In this work, we examined the role of the SHP-1 pTyr phosphatase in neurotrophin-mediated cell survival and signal transduction. Our results indicate that SHP-1 is a TrkA phosphatase in PC12 cells and in sympathetic neurons in culture and in vivo, and that it functions to ensure low levels of basal TrkA activation and to attenuate long-term TrkA signaling in the presence of NGF. These conclusions are supported by four findings. First, we show that SHP-1 dephosphorylated TrkA in vivo and in vitro, and that dephosphorylation was predominantly at sites that controlled TrkA activity (Y674 and Y675). Second, overexpression of SHP-1 in sympathetic neurons and PC12 cells resulted in apoptosis as a consequence of TrkA dephosphorylation. Third, inhibition of endogenous SHP-1 activity was sufficient to support NGF-independent neuronal survival as a consequence of enhanced basal TrkA phosphorylation and downstream Akt activation. Inhibition of endogenous SHP-1 also led to sustained and elevated TrkA activation in the presence of NGF. Fourth, sympathetic neuron number was higher in mice genetically deficient in SHP-1, presumably as a consequence of enhanced TrkA activation during the period of naturally occurring neuronal death; neurons from these mice survived in limiting amounts of NGF. Together, these results argue that SHP-1 is a key negative regulator of TrkA-initiated signal transduction, and that it mediates this negative regulation largely at the level of the TrkA receptor. Such regulation is critical for maintaining the trophic factor dependence of at least one population of neurons during the naturally occurring cell death period, a dependence that is essential for establishing appropriate neuronal connectivity.
How does SHP-1 regulate TrkA activity? We propose that SHP-1 regulates both basal and NGF-stimulated TrkA activity. Because inhibition of endogenous SHP-1 stimulates the NGF-independent phosphorylation of TrkA, SHP-1 can regulate the basal, nonliganded activity of TrkA. TrkA activity, in the absence of NGF, is thus normally controlled and suppressed by SHP-1 activity. In the presence of NGF, TrkA is efficiently dimerized and hyperactivated, and TrkA tyrosine kinase activity predominates over basal SHP-1 tyrosine phosphatase activity. The enhanced TrkA activity results in receptor transphosphorylation, followed by recruitment of cytoplasmic signaling proteins to TrkA transphosphorylation sites, and TrkA-induced tyrosine phosphorylation of these substrates that in turn stimulates survival and growth pathways. However, SHP-1 is also recruited to and stimulated by NGF-bound TrkA, resulting in an increase in SHP-1 tyrosine phosphatase activity. The increase in SHP-1 tyrosine phosphatase activity would result in an attenuation of TrkA activity. Thus, we propose a model whereby SHP-1 either directly or indirectly associates with TrkA, resulting in an increase in SHP-1 activity followed by dephosphorylation of TrkA at the Y674 and Y675 sites; a similar mechanism is used by the tyrosine phosphatase PTP1B to regulate the insulin receptor (Salmeen et al., 2000
). The dephosphorylation of these sites results in decreased TrkA biochemical and biological activity (Cunningham et al., 1997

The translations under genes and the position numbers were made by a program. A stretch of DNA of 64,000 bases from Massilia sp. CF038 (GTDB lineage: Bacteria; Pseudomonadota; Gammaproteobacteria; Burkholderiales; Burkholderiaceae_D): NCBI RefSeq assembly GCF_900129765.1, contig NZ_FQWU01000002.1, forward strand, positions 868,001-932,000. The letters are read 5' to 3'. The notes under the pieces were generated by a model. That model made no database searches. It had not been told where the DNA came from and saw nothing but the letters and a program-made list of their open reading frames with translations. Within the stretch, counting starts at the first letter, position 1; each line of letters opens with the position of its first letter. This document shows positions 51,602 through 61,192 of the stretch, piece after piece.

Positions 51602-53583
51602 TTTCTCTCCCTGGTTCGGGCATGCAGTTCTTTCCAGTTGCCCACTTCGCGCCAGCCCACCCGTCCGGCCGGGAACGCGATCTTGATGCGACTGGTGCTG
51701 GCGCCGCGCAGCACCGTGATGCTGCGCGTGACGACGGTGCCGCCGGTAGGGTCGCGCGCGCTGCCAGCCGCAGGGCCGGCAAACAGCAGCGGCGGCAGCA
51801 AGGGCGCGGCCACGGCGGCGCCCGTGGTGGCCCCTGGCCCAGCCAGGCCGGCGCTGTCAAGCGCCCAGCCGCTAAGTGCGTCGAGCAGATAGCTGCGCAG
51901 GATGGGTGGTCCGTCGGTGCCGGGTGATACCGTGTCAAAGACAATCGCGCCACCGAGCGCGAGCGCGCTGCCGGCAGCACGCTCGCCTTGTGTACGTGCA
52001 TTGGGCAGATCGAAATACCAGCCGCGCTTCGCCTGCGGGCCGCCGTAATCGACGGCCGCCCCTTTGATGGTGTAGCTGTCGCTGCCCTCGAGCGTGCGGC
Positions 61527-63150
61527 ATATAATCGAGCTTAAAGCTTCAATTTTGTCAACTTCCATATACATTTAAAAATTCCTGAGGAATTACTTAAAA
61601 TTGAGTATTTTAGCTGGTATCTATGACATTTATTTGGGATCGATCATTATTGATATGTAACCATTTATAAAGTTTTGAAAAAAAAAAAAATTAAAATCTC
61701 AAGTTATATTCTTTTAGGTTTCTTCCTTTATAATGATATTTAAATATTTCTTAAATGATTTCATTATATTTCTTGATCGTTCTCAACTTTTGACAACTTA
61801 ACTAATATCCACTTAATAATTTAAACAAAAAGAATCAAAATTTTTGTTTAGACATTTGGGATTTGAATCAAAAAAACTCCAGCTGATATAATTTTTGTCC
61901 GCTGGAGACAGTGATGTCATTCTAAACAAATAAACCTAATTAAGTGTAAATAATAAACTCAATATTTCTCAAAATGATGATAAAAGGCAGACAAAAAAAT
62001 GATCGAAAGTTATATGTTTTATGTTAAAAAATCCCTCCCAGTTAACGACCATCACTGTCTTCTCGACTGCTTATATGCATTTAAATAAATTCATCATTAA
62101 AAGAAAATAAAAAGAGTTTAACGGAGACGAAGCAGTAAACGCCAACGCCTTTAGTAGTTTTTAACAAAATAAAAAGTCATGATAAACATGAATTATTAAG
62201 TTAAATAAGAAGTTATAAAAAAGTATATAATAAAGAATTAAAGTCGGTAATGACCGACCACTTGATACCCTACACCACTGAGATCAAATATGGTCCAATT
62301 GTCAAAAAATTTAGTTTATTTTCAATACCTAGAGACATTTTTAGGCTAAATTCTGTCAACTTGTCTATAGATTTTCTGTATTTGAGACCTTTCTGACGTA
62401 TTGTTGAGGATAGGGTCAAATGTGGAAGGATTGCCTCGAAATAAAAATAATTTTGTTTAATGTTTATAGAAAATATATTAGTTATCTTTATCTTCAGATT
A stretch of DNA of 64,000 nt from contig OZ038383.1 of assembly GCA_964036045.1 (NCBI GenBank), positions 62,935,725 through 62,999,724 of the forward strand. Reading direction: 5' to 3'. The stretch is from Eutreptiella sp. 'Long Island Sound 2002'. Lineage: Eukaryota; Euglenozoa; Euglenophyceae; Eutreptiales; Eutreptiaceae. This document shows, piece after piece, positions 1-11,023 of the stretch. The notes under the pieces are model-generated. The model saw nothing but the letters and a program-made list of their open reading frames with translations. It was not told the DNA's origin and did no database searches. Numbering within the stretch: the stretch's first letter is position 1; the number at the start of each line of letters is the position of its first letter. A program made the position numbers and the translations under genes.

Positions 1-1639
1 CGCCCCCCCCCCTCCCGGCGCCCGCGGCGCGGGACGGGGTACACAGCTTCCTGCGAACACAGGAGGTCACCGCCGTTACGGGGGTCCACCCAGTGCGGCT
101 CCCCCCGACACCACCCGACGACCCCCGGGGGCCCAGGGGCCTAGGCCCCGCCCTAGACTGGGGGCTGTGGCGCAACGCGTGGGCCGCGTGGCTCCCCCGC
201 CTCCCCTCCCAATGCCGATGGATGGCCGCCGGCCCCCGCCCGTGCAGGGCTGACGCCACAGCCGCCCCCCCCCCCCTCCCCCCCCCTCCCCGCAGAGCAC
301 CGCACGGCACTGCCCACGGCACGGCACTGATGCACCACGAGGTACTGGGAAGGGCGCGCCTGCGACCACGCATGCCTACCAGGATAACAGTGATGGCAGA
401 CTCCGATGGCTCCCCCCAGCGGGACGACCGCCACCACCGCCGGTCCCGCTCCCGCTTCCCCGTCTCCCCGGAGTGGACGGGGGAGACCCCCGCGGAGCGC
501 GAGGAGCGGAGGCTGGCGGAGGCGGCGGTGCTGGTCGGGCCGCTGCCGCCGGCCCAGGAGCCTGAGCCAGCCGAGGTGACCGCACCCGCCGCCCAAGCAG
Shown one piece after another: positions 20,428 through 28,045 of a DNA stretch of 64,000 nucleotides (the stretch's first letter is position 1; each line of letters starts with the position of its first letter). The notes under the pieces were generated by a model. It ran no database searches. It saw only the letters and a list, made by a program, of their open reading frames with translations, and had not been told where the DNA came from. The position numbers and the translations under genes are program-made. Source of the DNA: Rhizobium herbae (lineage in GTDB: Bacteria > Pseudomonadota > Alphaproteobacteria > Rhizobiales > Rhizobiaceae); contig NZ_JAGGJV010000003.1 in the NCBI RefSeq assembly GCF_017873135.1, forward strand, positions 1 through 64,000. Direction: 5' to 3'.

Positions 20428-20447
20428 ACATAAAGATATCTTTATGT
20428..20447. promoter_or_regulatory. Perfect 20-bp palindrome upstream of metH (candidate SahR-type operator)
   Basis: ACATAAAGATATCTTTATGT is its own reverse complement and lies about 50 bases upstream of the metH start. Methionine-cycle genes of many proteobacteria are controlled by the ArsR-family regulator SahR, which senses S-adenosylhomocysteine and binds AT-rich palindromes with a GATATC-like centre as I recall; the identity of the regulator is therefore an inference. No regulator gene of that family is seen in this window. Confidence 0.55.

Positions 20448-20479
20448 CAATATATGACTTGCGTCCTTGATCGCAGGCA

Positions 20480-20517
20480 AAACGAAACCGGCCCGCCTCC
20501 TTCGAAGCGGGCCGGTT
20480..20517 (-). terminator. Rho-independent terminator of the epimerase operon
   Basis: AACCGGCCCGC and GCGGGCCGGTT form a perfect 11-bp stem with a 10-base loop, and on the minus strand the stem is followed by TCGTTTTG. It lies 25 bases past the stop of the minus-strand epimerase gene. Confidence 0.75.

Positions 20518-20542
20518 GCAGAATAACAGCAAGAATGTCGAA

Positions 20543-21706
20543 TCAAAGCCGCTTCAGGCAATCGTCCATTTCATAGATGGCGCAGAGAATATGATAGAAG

) and subsequent decreased activation of NGF-signaling proteins. Therefore, we suggest that SHP-1 has two functions: (1) to keep TrkA in an “off” state in the absence of ligand, and (2) to modulate TrkA activity after dimerization and activation of TrkA by NGF.
What is the role of SHP-1 during sympathetic neuron development? We propose that SHP-1 has two functions: (1) to control TrkA activity in the absence of NGF, and (2) to “fine-tune” TrkA-mediated survival signals in the presence of NGF. Correct neuron number during sympathetic development is dependent on the functional interplay of TrkA-induced survival signals and p75NTR
-induced apoptotic signals (Kaplan and Miller, 2000
; Majdan et al., 2001
). Mice deficient in TrkA lack most sympathetic neurons, whereas mice deficient in p75NTR
have twice the number of sympathetic neurons per ganglia in the SCG at P20. me/me
mice that lack SHP-1 have 35% more neurons than wt mice ( A), indicating that SHP-1 functions during development to either suppress TrkA activity or the activity of other apoptotic signals. On the basis of our work in cultured SCG neurons, we favor the former hypothesis. In particular, we propose that SHP-1 is essential to keep TrkA off in neurons that have not contacted the correct targets and/or are late arriving, and subsequently, have not sequestered sufficient levels of NGF. Any basal TrkA activation in these neurons would serve to undermine the biological purpose of the cell death period, which is to ensure that only those neurons that are appropriately connected are maintained. Moreover, even in neurons that have sequestered limited NGF, SHP-1 regulation of TrkA signaling may well serve to regulate the precise balance between “positive” TrkA and “negative” p75NTR
signaling, a balance that is essential for establishment of appropriate neuron numbers.
Until recently, SHP-1 expression was largely thought to be restricted to the hematopoietic system. However, recent studies have demonstrated that SHP-1 is expressed throughout the central nervous system in both neurons (Jena et al., 1997
; Horvat et al., 2001
) and glia (Massa et al., 2000
). SHP-1 plays a key role in oligodendrocyte and glial development, as me/me
mice display decreased numbers of central nervous system glia and dysmyelination (Massa et al., 2000
; Wishcamper et al., 2001
). Together, these observations suggest an important role for SHP-1 in the development and maintenance of the nervous system, a role that we propose is mediated at least partially via regulation of the TrkA neurotrophin receptor.